BACKGROUND/AIM Elevated plasma homocysteine is a newly identified vascular risk factor among patients under age 55 years with cerebrovascular, cardiovascular, or peripheral vascular disease. This study sought to evaluate retrospectively the plasma homocysteine status among healthy younger patients with ischaemic optic disc disease.
METHODS 12 non-diabetic patients who had been diagnosed with non-arteritic anterior ischaemic optic neuropathy (NAION) before the age of 50 years were identified from chart review. None had experienced previous ischaemic cerebrovascular, cardiovascular, or peripheral vascular events. Plasma homocysteine, CBC, renal function, vitamin B6, vitamin B12, and folate levels were sampled in the fasting state.
RESULTS Two of 12 patients (17%) had hyperhomocysteinaemia. Both had experienced NAION in both eyes with recurrent episodes. Neither patient was hypertensive nor had a smoking history. One of these two patients had mild hypercholesterolaemia which did not warrant medication.
CONCLUSIONS Elevated plasma homocysteine may be associated with NAION. An evaluation for hyperhomocysteinaemia should be considered in patients with NAION who do not have the typical risk factor such as older age, diabetes, hypertension, or tobacco use. It should also be considered in young patients with bilateral or recurrent attacks of NAION.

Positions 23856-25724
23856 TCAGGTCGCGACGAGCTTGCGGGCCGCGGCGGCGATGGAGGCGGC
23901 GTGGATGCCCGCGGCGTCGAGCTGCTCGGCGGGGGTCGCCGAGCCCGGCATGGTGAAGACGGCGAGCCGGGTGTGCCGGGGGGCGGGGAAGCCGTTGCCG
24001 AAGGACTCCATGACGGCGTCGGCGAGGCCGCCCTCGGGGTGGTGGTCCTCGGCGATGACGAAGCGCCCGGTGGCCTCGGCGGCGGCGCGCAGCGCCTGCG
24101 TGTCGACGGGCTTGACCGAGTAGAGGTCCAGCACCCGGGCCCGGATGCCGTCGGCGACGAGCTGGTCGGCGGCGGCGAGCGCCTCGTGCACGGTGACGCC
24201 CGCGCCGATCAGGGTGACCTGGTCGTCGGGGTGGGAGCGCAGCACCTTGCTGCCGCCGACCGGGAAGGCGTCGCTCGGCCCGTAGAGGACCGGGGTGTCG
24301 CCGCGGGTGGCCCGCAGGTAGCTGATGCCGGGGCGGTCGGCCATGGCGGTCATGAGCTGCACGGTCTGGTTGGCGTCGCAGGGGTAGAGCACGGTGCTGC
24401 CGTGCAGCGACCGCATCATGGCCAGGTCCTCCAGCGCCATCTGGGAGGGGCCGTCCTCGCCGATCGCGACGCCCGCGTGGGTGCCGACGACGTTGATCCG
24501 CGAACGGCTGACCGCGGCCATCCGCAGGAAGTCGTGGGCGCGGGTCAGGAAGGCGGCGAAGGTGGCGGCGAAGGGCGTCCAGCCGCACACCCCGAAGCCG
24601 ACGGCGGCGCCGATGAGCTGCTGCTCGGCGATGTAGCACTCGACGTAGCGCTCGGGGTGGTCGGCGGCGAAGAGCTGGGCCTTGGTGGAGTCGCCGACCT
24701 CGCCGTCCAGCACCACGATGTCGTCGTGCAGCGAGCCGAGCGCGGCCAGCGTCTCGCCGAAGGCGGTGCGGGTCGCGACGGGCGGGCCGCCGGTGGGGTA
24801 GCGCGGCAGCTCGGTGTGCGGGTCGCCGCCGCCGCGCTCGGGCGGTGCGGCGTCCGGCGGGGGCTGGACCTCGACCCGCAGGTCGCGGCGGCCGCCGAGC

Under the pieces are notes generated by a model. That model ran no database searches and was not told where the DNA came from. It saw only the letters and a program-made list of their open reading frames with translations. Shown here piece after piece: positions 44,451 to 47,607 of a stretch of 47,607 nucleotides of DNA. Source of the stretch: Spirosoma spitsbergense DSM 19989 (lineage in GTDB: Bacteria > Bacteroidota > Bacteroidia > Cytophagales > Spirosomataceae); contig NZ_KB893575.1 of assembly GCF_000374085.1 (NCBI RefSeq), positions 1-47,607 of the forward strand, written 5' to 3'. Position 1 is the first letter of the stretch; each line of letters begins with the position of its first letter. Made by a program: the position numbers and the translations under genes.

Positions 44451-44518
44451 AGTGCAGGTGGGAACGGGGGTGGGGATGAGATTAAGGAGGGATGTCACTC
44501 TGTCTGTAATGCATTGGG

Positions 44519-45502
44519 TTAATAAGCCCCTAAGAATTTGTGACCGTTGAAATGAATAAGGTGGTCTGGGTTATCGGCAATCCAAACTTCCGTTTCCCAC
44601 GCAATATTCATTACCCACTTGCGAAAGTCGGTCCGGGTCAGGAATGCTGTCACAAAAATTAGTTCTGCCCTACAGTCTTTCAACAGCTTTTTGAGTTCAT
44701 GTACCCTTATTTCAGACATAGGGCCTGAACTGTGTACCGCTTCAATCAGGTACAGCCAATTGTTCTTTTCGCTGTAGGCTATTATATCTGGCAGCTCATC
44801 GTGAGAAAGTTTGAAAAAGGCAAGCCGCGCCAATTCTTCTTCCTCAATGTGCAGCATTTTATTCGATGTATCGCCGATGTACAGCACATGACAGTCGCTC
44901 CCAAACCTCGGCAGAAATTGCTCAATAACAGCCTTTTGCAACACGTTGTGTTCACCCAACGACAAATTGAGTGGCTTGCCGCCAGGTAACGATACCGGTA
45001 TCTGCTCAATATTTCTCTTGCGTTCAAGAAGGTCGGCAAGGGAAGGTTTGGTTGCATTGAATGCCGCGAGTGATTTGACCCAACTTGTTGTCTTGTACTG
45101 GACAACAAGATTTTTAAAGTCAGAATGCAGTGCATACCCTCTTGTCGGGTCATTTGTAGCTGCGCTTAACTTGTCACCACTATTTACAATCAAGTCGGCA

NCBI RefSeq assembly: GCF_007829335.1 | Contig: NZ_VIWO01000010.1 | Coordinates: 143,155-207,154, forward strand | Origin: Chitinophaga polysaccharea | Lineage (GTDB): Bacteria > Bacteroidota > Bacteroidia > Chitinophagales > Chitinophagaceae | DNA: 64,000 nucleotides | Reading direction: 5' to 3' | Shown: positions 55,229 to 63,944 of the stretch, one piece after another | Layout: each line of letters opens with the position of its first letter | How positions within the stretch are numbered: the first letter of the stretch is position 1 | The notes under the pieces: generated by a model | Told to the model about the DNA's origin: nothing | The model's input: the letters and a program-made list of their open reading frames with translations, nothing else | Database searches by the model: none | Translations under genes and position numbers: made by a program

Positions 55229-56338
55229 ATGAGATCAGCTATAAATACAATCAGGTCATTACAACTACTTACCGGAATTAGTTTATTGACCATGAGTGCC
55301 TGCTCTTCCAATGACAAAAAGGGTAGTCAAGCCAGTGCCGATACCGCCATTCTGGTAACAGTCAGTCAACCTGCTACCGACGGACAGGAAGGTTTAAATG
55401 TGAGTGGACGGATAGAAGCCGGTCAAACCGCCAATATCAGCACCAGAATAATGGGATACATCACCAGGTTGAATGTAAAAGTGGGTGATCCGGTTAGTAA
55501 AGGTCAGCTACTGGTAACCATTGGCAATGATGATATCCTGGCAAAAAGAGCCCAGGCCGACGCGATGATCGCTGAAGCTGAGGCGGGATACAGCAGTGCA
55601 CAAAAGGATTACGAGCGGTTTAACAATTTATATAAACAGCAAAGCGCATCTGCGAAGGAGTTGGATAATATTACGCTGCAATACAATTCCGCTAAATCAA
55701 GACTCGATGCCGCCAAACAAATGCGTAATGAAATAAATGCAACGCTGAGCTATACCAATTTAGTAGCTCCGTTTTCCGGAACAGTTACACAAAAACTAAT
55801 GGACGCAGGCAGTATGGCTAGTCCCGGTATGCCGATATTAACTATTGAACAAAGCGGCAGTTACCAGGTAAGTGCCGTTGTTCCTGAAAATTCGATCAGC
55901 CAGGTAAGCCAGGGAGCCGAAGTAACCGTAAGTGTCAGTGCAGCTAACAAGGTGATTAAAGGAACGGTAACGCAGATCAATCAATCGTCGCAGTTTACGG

- optic neuropathy
- ischaemic optic neuropathy
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Elevated plasma homocysteine is a vascular risk factor that is independent of diabetes, hypertension, cholesterol, and tobacco.1 2 Homocysteine is an intermediary amino acid formed during the conversion of amino acid methionine to cysteine (Fig1). Severely elevated plasma homocysteine (100–200 times normal) with spillover into the urine is specifically termed “homocystinuria” and is usually caused by a recessively inherited enzyme deficiency. Homocystinuric patients are symptomatic during childhood with lens dislocation, bony abnormalities, developmental delay, and premature vascular events. “Hyperhomocysteinaemia” is a more recent term to indicate mild to moderately elevated plasma homocysteine levels. Hyperhomocysteinaemic patients do not develop lenticular, osseous, or developmental abnormalities yet have increased risk of premature vascular occlusive disease such as peripheral vascular disease, stroke, and myocardial infarction before age 50 years.1-8